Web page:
12.       True or False – If no candidates for President and Vice President receive a majority of the votes cast by members of the Electoral College, the President and Vice President are chosen by the House of Representatives.

13.       True or False – The Constitution cannot be amended unless legislatures in at least three fourths of the States ratify the amendment.

14.       True or False – An amendment to the Constitution cannot eliminate the requirement that each State has two senators.

15.       True or False – Under the Constitution as amended, a President can be elected three times if he or she sits out at least four years before being elected the third time.


1.         False.   Although the resistance to taxation without representation was one of the rallying cries behind the American Revolution, there is nothing in the Constitution dealing with this subject.

2.         False.  There is no mention of God or any higher power in the text of the Constitution.  The recited date of its approval at the Constitutional Convention includes the phrase “the Year of our Lord,” the equivalent of today’s “A.D.”

3.         False.   Impeachment is merely the bringing of a charge by the House of Representatives.  Article I, Section 2.         The President is removed from office only if convicted of that charge by the Senate.  Article I, Section 3; Article II, Section 4.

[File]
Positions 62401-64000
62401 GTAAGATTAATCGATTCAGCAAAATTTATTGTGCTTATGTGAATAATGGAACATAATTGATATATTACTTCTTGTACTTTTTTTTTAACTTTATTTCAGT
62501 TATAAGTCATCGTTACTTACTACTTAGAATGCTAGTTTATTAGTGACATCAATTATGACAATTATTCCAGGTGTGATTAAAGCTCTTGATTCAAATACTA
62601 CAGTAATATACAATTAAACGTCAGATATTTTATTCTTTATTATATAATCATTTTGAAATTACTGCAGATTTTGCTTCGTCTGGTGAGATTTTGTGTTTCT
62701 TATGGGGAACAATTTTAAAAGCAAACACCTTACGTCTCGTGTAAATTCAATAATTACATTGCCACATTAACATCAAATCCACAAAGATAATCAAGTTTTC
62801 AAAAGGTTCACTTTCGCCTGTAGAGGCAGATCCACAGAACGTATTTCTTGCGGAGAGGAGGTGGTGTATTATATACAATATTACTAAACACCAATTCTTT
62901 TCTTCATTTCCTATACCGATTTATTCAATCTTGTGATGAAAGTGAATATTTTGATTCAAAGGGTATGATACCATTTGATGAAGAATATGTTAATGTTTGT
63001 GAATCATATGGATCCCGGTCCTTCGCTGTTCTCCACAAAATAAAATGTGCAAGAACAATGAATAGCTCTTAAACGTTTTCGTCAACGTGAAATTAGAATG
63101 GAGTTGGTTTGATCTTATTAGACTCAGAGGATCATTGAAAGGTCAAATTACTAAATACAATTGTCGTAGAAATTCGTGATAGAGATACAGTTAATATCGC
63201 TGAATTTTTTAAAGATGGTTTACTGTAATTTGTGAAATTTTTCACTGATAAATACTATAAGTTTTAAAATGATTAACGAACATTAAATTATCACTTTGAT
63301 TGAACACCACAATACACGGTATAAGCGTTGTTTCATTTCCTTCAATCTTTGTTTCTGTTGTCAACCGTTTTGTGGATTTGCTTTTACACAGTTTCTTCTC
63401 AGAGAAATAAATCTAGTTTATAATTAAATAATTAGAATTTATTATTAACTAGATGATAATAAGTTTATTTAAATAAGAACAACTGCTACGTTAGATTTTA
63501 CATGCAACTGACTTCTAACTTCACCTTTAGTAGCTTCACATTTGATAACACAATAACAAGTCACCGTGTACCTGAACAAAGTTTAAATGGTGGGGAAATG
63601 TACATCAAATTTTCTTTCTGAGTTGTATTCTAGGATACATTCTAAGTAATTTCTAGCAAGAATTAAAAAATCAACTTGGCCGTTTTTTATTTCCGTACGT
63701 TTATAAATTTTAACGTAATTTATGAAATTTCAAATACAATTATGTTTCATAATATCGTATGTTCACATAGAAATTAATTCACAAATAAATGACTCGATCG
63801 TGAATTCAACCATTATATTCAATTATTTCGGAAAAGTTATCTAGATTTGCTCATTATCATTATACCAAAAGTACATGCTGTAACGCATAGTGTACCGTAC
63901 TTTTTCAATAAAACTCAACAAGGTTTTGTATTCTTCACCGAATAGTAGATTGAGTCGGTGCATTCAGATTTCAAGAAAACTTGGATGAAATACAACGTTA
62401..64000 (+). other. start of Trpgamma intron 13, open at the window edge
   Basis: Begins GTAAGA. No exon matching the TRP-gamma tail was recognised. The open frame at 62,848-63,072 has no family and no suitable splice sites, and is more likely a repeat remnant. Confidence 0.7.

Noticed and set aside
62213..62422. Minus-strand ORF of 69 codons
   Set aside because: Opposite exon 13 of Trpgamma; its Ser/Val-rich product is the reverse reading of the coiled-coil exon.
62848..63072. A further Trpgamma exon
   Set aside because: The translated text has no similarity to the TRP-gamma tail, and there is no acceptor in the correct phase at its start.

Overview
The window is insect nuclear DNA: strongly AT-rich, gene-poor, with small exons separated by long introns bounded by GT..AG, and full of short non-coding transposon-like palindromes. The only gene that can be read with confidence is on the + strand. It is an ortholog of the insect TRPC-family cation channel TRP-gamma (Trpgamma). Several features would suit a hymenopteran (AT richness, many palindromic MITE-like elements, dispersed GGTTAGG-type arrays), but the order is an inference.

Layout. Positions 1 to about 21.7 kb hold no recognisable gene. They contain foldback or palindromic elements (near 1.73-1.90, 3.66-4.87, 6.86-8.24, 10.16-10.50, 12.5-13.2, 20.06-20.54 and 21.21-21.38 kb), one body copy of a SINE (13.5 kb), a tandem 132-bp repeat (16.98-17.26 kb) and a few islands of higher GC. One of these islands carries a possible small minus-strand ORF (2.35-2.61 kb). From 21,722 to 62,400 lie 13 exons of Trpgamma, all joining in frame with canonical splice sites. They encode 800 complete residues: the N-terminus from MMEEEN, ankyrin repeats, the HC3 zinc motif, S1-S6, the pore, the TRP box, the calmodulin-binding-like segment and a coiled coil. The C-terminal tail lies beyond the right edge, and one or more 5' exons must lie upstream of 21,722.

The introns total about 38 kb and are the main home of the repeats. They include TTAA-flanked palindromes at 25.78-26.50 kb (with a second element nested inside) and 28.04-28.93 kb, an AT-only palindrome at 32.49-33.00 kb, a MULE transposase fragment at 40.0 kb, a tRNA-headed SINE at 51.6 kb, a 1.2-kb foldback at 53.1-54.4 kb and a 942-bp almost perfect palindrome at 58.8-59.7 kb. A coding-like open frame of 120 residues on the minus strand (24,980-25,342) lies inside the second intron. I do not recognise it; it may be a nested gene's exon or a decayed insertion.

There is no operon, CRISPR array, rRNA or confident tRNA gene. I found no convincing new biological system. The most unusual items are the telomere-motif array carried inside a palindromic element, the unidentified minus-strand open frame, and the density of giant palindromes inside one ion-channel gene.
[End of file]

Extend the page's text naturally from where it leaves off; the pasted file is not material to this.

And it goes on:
4.         False.   That phrase appears in the Declaration of Independence, but not in the Constitution.  The 14th Amendment guarantees to all persons within the jurisdiction of a state “equal protection of the laws.”

5.         False.  Although that idea is suggested by the Declaration of Independence, “levying war against” the United States is punishable as treason under the Constitution.  Article III, Section 3.

6.         True.  The Constitution gives Congress the power to collect taxes to “provide for the common Defense and general Welfare of the United States.”  Article I, Section 8.

7.         False.  Senators and Representatives can be naturalized citizens so long as they have been citizens the requisite of amount of time before being elected.  Article I, Sections and 3.